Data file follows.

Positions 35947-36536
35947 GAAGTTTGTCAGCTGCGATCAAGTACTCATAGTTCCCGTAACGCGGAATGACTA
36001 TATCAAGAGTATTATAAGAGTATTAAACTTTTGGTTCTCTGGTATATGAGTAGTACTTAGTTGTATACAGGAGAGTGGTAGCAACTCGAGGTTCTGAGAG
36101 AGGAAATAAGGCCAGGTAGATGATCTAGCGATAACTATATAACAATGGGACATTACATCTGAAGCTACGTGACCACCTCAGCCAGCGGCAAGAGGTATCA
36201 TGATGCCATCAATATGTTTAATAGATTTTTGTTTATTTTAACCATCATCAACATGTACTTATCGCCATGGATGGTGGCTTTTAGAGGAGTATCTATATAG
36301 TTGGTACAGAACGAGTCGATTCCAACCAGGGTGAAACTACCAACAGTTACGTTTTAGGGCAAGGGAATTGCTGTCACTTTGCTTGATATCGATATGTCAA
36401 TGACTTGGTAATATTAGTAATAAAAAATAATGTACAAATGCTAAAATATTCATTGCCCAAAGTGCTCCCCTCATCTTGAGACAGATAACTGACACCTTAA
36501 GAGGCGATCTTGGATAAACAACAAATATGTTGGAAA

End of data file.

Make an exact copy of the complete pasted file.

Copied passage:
Positions 35947-36536
35947 GAAGTTTGTCAGCTGCGATCAAGTACTCATAGTTCCCGTAACGCGGAATGACTA
36001 TATCAAGAGTATTATAAGAGTATTAAACTTTTGGTTCTCTGGTATATGAGTAGTACTTAGTTGTATACAGGAGAGTGGTAGCAACTCGAGGTTCTGAGAG
36101 AGGAAATAAGGCCAGGTAGATGATCTAGCGATAACTATATAACAATGGGACATTACATCTGAAGCTACGTGACCACCTCAGCCAGCGGCAAGAGGTATCA
36201 TGATGCCATCAATATGTTTAATAGATTTTTGTTTATTTTAACCATCATCAACATGTACTTATCGCCATGGATGGTGGCTTTTAGAGGAGTATCTATATAG
36301 TTGGTACAGAACGAGTCGATTCCAACCAGGGTGAAACTACCAACAGTTACGTTTTAGGGCAAGGGAATTGCTGTCACTTTGCTTGATATCGATATGTCAA
36401 TGACTTGGTAATATTAGTAATAAAAAATAATGTACAAATGCTAAAATATTCATTGCCCAAAGTGCTCCCCTCATCTTGAGACAGATAACTGACACCTTAA
36501 GAGGCGATCTTGGATAAACAACAAATATGTTGGAAA